Asia markets were lower across the board on Wednesday, following losses in US equities overnight.
Singapore shares opened lower, with the Straits Times Index at 2,777.09, down 1.68 points, The Business Times reported.
The Japanese benchmark Nikkei 225 was lower by 1.13 per cent in early trade, while across the Korean Strait, the Kospi slipped 0.1 per cent.
Down Under, the S&P/ASX 200 was down 0.13 per cent in morning trade, with the energy sector down 3.4 per cent and the materials sector shedding 1.7 per cent.
Australian miners were mostly in the red, with major players such as Rio Tinto down 3.93 per cent, BHP Billiton lower by 4.06 per cent and Fortescue losing 6.09 per cent in the first half hour of market open.
Evan Lucas, a market strategist at spreadbetter IG, said in a morning note that drivers behind the recent gains in equities, including rebounds in iron ore prices and oil prices, "are now showing signs of topping out." He also warned that several key macro headwinds remain can weigh on sentiment.
One such factor likely to weigh on sentiment today is China's weaker-than-expected trade data.
Rodrigo Catril, a currency strategist at the National Australia Bank, said in a note, "renewed concerns over China's economic outlook following [Tuesday's] softer than expected trade numbers halted a five day equity rally and triggered a bid for safe haven assets."
China's February trade data showed exports fell 25.4 per cent on-year and imports declined 13.8 per cent, clocking far bigger slides than expected by analysts.
Catril added subsequent market reactions to the trade numbers suggest investors remain concerned over "the apparent soft demand for China's exports." He said it is still a little too early to draw any big conclusions, but noted March trade figures will be very important.
Among safe-haven assets, the Japanese yen maintained its strength against the dollar at the 112 handle, off levels above 113 touched Tuesday. The dollar/yen pair traded at 112.56 as of 8:10 a.m. HK/SIN time.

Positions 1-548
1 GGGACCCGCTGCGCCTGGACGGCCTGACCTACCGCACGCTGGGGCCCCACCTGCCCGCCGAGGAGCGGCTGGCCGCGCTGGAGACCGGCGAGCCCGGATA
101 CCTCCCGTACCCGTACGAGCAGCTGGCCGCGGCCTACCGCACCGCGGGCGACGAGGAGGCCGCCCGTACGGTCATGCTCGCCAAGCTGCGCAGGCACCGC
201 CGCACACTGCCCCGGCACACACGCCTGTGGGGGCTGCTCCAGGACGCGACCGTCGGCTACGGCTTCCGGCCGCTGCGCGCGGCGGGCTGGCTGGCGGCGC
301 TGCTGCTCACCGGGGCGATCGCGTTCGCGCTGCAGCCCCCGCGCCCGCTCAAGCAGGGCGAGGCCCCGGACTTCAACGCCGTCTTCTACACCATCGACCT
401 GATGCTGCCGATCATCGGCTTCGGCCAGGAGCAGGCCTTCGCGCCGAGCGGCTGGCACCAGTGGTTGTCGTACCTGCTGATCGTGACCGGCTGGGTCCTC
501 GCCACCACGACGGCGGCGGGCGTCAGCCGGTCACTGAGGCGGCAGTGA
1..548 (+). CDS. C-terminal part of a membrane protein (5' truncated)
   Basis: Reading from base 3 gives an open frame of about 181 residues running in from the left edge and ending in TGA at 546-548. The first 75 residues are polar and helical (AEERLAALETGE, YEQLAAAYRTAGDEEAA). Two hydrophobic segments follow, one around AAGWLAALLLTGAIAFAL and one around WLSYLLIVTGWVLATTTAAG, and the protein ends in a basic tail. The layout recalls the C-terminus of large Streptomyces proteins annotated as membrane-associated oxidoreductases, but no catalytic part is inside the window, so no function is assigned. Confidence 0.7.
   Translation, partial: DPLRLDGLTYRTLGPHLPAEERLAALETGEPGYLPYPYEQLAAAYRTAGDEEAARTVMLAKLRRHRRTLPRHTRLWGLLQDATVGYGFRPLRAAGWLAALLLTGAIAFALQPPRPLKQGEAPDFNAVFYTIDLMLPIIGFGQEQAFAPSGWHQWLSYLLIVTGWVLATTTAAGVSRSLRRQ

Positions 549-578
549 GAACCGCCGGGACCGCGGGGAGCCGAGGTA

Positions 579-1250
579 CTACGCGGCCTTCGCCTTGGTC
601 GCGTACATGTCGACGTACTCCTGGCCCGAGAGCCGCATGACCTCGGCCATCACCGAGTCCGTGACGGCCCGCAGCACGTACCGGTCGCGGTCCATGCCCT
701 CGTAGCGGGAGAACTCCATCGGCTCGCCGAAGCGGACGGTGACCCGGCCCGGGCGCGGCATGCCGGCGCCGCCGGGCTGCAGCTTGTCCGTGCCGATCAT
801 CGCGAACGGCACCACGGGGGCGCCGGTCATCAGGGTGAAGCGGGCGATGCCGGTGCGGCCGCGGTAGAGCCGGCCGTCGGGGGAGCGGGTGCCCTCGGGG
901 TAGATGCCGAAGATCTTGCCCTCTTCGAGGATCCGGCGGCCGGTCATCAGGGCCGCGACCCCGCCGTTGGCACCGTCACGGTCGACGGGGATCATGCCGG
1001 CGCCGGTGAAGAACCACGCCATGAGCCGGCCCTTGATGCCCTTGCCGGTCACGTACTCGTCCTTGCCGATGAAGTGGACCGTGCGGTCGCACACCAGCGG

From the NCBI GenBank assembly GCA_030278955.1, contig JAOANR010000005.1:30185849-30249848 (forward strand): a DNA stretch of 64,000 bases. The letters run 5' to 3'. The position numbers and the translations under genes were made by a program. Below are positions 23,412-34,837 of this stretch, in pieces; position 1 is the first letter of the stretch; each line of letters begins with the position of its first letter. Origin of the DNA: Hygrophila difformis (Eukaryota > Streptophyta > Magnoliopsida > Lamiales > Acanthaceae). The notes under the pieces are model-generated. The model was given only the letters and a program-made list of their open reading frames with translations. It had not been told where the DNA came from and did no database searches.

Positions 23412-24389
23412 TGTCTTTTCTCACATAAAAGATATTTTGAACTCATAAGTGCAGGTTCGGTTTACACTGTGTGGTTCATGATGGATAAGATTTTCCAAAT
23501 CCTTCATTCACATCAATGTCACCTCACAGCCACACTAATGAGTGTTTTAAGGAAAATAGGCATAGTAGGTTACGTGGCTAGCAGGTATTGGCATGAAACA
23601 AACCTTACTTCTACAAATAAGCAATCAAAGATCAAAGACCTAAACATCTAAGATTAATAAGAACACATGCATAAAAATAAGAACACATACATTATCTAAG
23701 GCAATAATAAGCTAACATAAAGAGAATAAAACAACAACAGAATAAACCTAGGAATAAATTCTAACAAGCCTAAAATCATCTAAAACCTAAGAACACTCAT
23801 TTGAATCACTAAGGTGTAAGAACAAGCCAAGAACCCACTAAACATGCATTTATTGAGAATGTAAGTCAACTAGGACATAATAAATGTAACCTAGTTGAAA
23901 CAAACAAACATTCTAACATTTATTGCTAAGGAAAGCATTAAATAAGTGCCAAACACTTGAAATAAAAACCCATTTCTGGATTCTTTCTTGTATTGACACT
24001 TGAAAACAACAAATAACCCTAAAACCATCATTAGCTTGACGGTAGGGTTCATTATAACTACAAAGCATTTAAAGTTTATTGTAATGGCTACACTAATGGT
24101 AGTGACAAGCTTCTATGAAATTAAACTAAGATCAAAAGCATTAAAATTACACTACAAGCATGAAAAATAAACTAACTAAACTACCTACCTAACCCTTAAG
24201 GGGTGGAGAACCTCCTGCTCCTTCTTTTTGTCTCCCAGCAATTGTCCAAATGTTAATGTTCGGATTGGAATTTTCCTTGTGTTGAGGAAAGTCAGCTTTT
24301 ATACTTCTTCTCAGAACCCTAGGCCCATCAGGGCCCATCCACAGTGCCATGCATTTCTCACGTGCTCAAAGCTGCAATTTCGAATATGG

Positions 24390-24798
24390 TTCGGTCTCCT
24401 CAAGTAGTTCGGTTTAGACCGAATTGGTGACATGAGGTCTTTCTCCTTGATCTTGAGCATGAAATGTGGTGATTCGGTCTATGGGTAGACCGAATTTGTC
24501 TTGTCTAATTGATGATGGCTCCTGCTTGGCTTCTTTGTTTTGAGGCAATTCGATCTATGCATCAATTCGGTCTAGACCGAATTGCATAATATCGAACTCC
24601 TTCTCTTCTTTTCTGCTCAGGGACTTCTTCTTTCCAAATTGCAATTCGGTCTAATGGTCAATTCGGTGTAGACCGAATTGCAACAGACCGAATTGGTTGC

Major exporters in Japan were down, with Toyota losing 1.2 per cent, Nissan off by 2.11 per cent and Honda lower by 2.23 per cent. A stronger yen is usually a negative for exporters as it affects their overseas profits when converted into the local currency.
In corporate news, Japan's Nikkei newspaper reported that Canon is a front-runner to buy Toshiba's healthcare business, with a bid of over 700 billion yen (S$8.6 billion). Toshiba is undergoing a restructuring following an accounting scandal in 2015.
Other bidders for Toshiba's healthcare business include Fujifilm, as well as a coalition of Konica Minolta and European private equity fund Permira, reported the Nikkei.
Shares of Toshiba were down 3.98 per cent, while Canon shares slipped 0.45 per cent.
Gold, another safe-haven asset, was also up, with spot gold trading higher by 0.18 per cent at $1,262.96 in early Asian hours. However, gold miners in Australia saw their shares slide, with Newcrest down 2.56 per cent and Alacer Gold losing 0.36 per cent.
Oil prices ended their recent winning streak overnight, as the global benchmark Brent settled down 2.9 per cent at $39.65 a barrel, while US crude finished 3.7 per cent lower to $36.50.
Oil plays in the region were sharply lower, with Santos down 3.73 per cent, Woodside Petroleum falling 3.59 per cent, Inpex lower by 4.31 per cent and Japan Petroleum losing 1.91 per cent.
Major US indexes closed lower, with the Dow Jones industrial average off 0.64 per cent, the S&P 500 slipping 1.12 per cent and the Nasdaq composite ending down 1.26 per cent.